And there upon that golden strand

I’ll praise him for His guiding hand

 

Chorus

I’m trusting to the Unseen Hand

That guides me through this weary land

And some sweet day I’ll reach that strand

Still guided by the Unseen Hand

 

 

 

B. This Passage Mentions The Wind Ceasing

1. This Was An Environment Of Refuge

(Matthew 14:32) And when they were come into the ship, the wind ceased.

a. There Was A Safe Place

b. There Was A Saving / Sovereign Person

c. There Was A Subdued Problem

ceased – Greek 2869. kopazo, kop-ad'-zo; from G2873; to tire, i.e. (fig.) to relax:--cease.

All of nature seemed to breathe easier because the Master had taken control of the situation.

2. This Was An Environment Of Reverence

(Matthew 14:33) Then they that were in the ship came and worshipped him, saying, Of a truth thou art the Son of God.

worshipped – Greek 4352. proskuneo, pros-koo-neh'-o; from G4314 and a prob. der. of G2965 (mean. to kiss, like a dog licking his master's hand); to fawn or crouch to, i.e. (lit. or fig.) prostrate oneself in homage (do reverence to, adore).

 

 

 

 

Conclusion

 

I think basically, Peter was saying the same thing that David said in Psalms 12:1, “Help, LORD.”

 

I read this little story yesterday. It said…

A man on the corner looked ragged. People kept coming by and putting money in his hand. The preacher went by and gave him $20.00 and whispered, “Don’t Despair.” The next Monday the preacher saw the same man. The man walked up to the preacher and gave him $800.00. The preacher said, “What is this for?” The man answered, “Don’t Despair won the second race and paid 40 to 1.”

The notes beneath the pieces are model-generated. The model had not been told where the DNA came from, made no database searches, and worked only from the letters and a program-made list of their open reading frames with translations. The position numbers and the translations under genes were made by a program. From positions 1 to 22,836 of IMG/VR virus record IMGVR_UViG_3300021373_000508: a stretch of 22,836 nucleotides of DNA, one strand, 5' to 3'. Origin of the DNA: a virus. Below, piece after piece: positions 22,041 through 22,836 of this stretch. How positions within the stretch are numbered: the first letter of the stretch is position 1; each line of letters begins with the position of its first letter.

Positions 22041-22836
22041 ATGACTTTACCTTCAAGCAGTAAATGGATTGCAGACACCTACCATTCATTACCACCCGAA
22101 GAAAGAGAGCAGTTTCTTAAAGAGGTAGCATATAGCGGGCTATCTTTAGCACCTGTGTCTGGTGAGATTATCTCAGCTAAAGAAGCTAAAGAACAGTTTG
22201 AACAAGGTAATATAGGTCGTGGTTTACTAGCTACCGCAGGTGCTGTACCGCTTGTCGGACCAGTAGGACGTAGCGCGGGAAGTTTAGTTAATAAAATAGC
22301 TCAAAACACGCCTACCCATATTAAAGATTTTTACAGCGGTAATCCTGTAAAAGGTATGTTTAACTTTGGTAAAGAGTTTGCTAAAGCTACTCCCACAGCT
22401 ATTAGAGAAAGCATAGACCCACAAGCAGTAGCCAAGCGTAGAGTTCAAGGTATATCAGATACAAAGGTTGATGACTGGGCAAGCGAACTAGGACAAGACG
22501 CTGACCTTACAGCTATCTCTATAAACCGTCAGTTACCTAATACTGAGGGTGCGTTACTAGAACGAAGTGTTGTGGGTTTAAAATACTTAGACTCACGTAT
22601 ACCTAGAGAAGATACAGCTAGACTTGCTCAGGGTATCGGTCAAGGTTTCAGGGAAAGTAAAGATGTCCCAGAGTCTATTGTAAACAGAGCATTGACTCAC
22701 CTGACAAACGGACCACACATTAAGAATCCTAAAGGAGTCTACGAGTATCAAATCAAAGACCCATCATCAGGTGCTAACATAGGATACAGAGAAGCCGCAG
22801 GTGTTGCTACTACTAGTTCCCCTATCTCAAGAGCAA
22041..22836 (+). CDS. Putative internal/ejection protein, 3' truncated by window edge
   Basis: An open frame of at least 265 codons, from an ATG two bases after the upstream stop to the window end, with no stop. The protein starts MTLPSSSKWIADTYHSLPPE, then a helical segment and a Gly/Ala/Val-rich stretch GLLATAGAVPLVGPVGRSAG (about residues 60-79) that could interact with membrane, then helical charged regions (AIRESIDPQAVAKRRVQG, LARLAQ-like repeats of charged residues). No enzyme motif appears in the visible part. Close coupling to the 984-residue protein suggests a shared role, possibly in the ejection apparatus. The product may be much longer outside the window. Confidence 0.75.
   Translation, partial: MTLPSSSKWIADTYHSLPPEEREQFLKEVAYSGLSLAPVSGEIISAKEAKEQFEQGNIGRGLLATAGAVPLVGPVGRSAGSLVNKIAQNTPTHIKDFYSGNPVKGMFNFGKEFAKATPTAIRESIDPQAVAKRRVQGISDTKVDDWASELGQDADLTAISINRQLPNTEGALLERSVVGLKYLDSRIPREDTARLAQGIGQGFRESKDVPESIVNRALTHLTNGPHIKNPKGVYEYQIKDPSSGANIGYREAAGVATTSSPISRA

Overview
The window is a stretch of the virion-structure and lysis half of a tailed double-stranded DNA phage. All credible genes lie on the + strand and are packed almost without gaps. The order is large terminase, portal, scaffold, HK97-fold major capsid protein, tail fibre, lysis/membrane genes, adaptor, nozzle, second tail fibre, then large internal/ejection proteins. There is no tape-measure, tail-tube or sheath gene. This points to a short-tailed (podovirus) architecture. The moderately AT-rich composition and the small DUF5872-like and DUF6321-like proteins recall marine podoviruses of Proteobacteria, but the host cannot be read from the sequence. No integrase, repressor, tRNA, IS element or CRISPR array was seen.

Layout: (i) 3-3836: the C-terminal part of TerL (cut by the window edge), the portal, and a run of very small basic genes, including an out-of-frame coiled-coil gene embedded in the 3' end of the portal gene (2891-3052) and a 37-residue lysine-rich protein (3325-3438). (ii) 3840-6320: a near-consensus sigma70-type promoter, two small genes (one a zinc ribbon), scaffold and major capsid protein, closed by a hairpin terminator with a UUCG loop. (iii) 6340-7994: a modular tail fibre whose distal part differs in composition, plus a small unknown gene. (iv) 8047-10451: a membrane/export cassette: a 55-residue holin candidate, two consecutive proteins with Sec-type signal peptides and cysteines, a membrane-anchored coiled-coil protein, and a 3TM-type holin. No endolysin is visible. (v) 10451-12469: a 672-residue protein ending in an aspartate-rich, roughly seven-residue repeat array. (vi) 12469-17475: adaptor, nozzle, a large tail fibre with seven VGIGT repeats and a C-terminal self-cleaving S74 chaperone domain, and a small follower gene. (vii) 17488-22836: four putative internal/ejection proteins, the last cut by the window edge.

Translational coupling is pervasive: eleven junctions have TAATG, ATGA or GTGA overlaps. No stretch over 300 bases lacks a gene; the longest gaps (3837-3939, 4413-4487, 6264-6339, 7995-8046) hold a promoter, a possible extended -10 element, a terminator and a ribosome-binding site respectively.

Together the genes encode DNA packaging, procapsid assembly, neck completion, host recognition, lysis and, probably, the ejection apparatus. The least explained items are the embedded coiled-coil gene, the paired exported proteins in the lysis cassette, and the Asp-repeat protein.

(PastorLife.com)

 

I want to say that it’s a safe bet that if you are in despair today, you can cry out to Jesus and say with Peter, “Lord, save me.”

 

 

A commentator in the mid 1800’s named David Thomas wrote…

Brother, the sea of human life is a sea of depravity, and, like the sea of Tiberias, is ever subject to storms. It is the sea of tempests. Many a struggling bark (a small ship) it has engulfed. Blessed be God, a DELIVERER has appeared walking on the turbid (muddy) and multitudinous wave. He has trodden the billows at the height of their fury, and left abundant proofs of His power to subdue the wildest tempest, and save the most imperiled voyagers. Even those who, like Peter, feel themselves sinking beneath the swelling surge, shall be saved, if like Peter they turn their eyes to Him and cry: “Lord, save me.”